# Pauli-Villars regularization for Vacuum Polarization

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• Korybut

#### Korybut

TL;DR Summary
In most of the textbooks corresponding integral is computed in ##k^2 <4m^2## assumption. How to extend?
Hello!

I am currently reading Itzykson Zuber QFT book and on Chapter 7 where for the first time loops are considered. Particular method of dealing with divergences namely Pauli-Villars regularization is considered in section 7-1-1 considering vacuum polarization diagram. I do understand physics here but lost in math. The integral is computed in the textbook but in the assumption ##k^2<4m^2## and the result is the following

$$\bar{\omega}(k^2,m,\Lambda)=-\frac{\alpha}{3\pi}\Bigg\{-\log \frac{\Lambda^2}{m^2}+\frac{1}{3}+2\Bigg(1+\frac{2m^2}{k^2}\Bigg[\Bigg(\frac{4m^2}{k^2}-1\Bigg)^{\frac{1}{2}} \times\\ \mathrm{arccot}\Bigg(\frac{4m^2}{k^2}-1\Bigg)^{\frac{1}{2}}-1\Bigg]\Bigg\}$$

I am completely fine with this calculation however the following phrase from the textbook is not clear
The calculation has been carried out under the assumptio ##k^2<4m^2##. The corresponding function may be continued in the complex ##k^2## plane. The values for ##k^2>4m^2## are obtained by taking a limiting value form above the cut, starting at the point ##k^2=4m^2##. The discontinuity across the cut is $$\bar{\omega}(k^2+i\varepsilon)-\bar{\omega}(k^2-i\varepsilon)=2i\,\mathrm{Im}\, \bar{\omega}(k^2+i\varepsilon)$$
Please explain why to obtain values for ##k^2>4m^2## one should take this limit. And why discontinuity across the cut does matter here at all. Completely lost...

Please, don’t get me wrong I do understand how analytic continuation works. And all functions in the expression are analytic. The question is why “above the cut”? Analytic continuation below the cut is also available but why it is considered to be unphysical?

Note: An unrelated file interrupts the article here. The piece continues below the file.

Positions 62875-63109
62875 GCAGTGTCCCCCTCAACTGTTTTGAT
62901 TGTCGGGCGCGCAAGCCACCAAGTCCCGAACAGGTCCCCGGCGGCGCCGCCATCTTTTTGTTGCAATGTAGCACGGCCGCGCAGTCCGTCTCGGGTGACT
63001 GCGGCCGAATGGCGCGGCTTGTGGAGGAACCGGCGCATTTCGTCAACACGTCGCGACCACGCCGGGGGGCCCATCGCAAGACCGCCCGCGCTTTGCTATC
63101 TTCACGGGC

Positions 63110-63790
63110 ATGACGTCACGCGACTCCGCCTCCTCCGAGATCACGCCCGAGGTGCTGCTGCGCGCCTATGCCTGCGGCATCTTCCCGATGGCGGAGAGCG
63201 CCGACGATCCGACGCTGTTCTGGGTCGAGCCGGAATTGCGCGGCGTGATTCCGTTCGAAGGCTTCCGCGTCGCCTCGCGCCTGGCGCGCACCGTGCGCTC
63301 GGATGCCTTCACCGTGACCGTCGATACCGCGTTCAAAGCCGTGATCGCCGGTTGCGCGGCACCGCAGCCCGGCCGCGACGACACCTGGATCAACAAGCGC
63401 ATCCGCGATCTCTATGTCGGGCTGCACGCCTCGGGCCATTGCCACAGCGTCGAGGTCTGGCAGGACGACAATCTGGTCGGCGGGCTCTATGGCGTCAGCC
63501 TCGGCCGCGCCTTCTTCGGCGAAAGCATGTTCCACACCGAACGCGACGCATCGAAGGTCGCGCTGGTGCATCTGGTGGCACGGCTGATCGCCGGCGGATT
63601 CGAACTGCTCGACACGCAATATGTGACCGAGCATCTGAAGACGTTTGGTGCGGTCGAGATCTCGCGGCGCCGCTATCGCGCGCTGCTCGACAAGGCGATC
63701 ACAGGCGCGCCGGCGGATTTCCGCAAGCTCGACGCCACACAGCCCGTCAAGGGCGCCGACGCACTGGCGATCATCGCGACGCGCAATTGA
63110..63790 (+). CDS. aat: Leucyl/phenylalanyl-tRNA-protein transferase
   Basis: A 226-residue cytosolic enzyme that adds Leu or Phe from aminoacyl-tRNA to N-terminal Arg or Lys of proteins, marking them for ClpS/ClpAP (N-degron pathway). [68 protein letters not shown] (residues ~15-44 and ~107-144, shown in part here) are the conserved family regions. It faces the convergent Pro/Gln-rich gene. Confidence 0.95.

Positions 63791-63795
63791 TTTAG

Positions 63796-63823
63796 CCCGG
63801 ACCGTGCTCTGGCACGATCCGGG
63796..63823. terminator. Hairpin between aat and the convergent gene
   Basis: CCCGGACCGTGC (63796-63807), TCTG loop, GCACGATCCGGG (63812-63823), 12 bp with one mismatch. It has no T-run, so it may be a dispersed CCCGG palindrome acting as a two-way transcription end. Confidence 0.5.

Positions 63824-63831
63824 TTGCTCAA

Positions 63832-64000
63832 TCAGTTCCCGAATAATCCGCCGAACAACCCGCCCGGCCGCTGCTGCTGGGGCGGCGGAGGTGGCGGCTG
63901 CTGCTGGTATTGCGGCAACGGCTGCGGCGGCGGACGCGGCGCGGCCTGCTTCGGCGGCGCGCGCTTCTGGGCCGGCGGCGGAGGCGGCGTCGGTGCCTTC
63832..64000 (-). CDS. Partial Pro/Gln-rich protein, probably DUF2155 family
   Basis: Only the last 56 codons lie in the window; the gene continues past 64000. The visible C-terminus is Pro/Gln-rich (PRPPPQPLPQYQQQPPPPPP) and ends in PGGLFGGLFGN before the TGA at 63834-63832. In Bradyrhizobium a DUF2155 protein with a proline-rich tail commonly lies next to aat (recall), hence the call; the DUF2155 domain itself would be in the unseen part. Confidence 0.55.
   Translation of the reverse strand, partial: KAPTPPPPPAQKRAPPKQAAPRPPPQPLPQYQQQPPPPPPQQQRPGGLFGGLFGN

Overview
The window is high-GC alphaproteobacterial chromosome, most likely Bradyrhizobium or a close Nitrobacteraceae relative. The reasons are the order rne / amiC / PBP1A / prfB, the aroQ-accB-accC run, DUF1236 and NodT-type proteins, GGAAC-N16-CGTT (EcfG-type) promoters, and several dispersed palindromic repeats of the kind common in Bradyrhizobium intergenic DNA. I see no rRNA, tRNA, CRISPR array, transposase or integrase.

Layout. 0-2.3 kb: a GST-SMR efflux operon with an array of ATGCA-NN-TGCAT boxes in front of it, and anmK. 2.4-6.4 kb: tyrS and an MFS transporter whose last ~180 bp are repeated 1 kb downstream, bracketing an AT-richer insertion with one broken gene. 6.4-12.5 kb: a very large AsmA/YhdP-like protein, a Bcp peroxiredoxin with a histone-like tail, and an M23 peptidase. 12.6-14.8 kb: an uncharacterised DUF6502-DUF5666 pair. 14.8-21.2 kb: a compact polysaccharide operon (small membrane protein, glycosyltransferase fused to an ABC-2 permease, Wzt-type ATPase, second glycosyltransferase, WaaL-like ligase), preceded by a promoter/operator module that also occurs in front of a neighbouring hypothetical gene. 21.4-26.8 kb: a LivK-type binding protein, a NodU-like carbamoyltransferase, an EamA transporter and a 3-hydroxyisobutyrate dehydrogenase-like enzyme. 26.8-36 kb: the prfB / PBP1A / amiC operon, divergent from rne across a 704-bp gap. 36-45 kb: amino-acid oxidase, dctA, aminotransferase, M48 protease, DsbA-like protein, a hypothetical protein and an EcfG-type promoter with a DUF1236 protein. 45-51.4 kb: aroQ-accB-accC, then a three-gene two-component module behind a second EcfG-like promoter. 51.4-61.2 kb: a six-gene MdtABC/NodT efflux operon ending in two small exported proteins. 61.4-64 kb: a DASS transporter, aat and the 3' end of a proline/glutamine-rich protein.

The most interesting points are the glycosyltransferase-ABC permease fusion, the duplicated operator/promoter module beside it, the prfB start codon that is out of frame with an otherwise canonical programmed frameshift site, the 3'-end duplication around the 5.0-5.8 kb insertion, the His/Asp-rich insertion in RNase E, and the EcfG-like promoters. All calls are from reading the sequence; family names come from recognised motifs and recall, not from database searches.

This is indeed a subtle point. When calculating the vacuum polarization from the Feynman diagrams involved you already see that the corresponding "self energy" ##\Pi(k^2)## must be a meromorphic function with an exceptional singularity at ##k^2=4m^2##, where ##m## is the electron mass (assuming you talk about standard QED with electrons, positrons and photons).

To define your function completely you must define a branch cut and the Riemann sheet you want to define the meromorphic function on. In standard vacuum QFT you want to calculate the time-ordered Green's functions or, as here, building blocks to calculate them, which leads to the conclusion that you need to calculate the truncated one-particle irreducible diagrams (aka the vertex functions).

The time-ordering prescription tells you that for the vacuum polarization you want to define the cut along the real ##k^2## axis, i.e., along ##k^2>4 m^2##, and for ##k^2<4m^2## the function should be real. Along the cut the values of the function when taking the limits above and below the cut then yield complex conjugate values. Except along the cut (and maybe some poles on the real axis describing bound states, but these you get only if doing corresponding resummations of "ladder diagrams" to find them) the vacuum polarization is a analytic function and thus you can calculate the function everywhere from knowing the discontinuity along the cut, i.e., from the imaginary part. This leads to the Kallen-Lehmann spectral representation.

You can also renormalize self-energy diagrams in this way: There are Feynman rules to calculate the discontinuity along the cut (the socalled Cutkosky or "cutting" rules), which is also called the spectral function, ##\rho=-2 \mathrm{Im} \Pi(k^2+\mathrm{i} \epsilon)##, ##k^2 \in \mathbb{R}##, and this is usually finite. Now in standard QED the spektral function goes logarithmically with ##k^2##, i.e., the dispersion integral from the Kallen-Lehman representation diverges logarithmically, but you can subtract it according to the physical renormalization description ##\Pi(0)=0##, and then the resulting dispersion integral is finite, leading directly to the renormalized vacuum polarization without the need of a regularization.

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